In southern parts of India, the first day of the four-day Pongal (Makar Sankranti) festival is known as Bhogi.
The date coincides with the final day of the Tamil month Margazhi, and in the Gregorian calendar it is usually on 13th January, but can also take sometimes place on 14th January.
It is widely and grandly celebrated in Andhra Pradesh, Telangana and Tamil Nadu.
Bhogi is the final day in which the sun moves south before the commencement of Uttarayana, the time when the sun starts to move northwards after the winter equinox.
This auspicious change in the seasons, is marked as time of cleaning and cleansing; old clothes and other unused items are thrown away, marking the start of new life.
At dawn, people or neighborhoods often light a bonfire with logs of wood, solid fuels, used wooden furniture, old clothes and other waste items that are no longer useful. The disposal of dilapidated things signifies annihilation of all bad old habits, vices, attachment to relations and material with the help of sacrificial fire of knowledge of Sri Rudra, as the “Rudra Gita Jnana Yajna”. It represents realization, transformation and purification of the soul by imbibing and inculcating various divine virtues. The idea is to get rid of old things and focus on change and transformation that the change in the seasons marked by Pongal (Makar Sankranti) signifies. It is also believed that Buddha died during Bhogi Pongal at the time when Buddhism was being practiced all over India.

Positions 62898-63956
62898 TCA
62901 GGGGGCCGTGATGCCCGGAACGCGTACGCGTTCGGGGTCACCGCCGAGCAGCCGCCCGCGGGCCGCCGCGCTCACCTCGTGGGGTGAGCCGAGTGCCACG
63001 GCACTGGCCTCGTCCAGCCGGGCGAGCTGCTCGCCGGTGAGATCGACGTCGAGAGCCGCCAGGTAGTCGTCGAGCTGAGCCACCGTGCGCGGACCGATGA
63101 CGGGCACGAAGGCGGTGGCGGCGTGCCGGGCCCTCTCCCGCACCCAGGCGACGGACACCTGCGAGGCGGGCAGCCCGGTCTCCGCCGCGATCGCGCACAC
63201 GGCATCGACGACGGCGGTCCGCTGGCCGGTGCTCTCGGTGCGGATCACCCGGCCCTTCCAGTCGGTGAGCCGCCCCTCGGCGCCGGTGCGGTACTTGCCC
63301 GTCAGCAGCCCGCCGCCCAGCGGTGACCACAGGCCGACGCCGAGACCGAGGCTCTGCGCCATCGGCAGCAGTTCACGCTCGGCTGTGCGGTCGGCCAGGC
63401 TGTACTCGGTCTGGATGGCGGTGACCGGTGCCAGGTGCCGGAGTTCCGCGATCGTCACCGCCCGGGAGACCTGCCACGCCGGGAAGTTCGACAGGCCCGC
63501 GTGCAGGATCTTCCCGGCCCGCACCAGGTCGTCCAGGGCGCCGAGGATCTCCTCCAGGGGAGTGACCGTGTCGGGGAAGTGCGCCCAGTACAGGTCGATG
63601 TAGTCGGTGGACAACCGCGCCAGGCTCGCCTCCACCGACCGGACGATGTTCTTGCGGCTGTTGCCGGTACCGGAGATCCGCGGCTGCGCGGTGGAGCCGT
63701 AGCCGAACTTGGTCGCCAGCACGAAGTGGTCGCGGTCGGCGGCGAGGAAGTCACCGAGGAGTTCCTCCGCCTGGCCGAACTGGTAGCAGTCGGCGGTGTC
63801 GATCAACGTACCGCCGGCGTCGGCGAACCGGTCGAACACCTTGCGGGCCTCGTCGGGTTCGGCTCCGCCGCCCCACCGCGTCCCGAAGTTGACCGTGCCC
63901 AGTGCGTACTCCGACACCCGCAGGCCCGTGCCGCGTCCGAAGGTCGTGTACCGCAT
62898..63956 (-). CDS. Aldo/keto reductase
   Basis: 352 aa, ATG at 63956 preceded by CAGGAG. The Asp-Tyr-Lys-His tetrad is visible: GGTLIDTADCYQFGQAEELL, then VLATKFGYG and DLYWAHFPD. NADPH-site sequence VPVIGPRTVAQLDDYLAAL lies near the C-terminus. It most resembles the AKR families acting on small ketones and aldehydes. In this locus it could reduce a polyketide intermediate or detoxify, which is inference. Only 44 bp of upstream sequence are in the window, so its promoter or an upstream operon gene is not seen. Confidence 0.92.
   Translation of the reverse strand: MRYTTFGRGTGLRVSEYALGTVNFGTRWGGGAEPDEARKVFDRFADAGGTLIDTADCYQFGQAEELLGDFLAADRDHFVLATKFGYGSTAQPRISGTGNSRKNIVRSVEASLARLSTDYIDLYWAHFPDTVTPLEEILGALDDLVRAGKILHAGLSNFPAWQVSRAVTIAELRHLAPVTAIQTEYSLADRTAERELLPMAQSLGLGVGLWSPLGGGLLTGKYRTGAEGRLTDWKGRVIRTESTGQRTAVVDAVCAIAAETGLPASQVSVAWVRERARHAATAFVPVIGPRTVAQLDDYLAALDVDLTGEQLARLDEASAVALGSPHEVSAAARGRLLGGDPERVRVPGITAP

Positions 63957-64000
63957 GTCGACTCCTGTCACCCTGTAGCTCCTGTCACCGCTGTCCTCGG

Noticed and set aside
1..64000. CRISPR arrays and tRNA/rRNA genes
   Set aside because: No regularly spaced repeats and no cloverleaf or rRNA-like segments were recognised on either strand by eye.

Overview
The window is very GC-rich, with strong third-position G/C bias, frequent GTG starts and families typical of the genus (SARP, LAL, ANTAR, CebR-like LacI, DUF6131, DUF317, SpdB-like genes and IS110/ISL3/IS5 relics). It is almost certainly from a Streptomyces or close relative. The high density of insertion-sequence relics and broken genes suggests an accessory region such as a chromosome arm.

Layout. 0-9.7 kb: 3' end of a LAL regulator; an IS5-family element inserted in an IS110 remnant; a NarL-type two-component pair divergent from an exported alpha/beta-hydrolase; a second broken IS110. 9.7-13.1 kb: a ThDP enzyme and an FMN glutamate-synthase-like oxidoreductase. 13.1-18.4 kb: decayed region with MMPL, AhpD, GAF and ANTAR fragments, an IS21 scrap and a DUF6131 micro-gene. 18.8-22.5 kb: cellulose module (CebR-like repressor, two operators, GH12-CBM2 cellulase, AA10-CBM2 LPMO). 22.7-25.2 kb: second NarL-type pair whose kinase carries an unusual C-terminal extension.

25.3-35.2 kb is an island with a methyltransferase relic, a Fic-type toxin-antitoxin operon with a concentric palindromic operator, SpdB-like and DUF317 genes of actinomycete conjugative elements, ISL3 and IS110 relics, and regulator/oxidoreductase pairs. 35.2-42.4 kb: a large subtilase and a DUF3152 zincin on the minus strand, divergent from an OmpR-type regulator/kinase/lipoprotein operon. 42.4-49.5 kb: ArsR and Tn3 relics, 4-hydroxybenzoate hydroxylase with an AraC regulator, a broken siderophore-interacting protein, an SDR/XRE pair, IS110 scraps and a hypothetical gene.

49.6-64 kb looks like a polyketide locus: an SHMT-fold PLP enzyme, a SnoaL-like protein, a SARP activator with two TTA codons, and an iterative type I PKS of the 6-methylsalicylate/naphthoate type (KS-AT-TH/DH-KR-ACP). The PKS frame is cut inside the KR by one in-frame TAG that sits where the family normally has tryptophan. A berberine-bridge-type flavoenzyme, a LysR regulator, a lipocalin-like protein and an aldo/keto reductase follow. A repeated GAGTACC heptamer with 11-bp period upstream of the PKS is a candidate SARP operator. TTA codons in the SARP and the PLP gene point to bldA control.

On Bhogi people generally create colorful geometric floor and ground designs (Kolams) in rice flour and flower petals (rangolis) as good luck symbols to welcome the Sun’s new cycle.
In rural areas, Bhogi is closely associated with the harvest. Indra, the god of rain, is worshipped and people seek His blessings for a successful harvest, prosperity, peace and happiness.